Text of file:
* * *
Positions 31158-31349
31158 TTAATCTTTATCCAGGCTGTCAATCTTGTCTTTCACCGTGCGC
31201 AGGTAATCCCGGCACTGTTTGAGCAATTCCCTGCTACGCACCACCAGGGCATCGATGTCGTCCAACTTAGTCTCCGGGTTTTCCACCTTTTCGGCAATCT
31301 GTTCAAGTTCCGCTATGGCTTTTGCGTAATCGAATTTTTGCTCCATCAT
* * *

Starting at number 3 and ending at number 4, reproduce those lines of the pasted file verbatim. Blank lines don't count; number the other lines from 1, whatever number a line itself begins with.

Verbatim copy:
31201 AGGTAATCCCGGCACTGTTTGAGCAATTCCCTGCTACGCACCACCAGGGCATCGATGTCGTCCAACTTAGTCTCCGGGTTTTCCACCTTTTCGGCAATCT
31301 GTTCAAGTTCCGCTATGGCTTTTGCGTAATCGAATTTTTGCTCCATCAT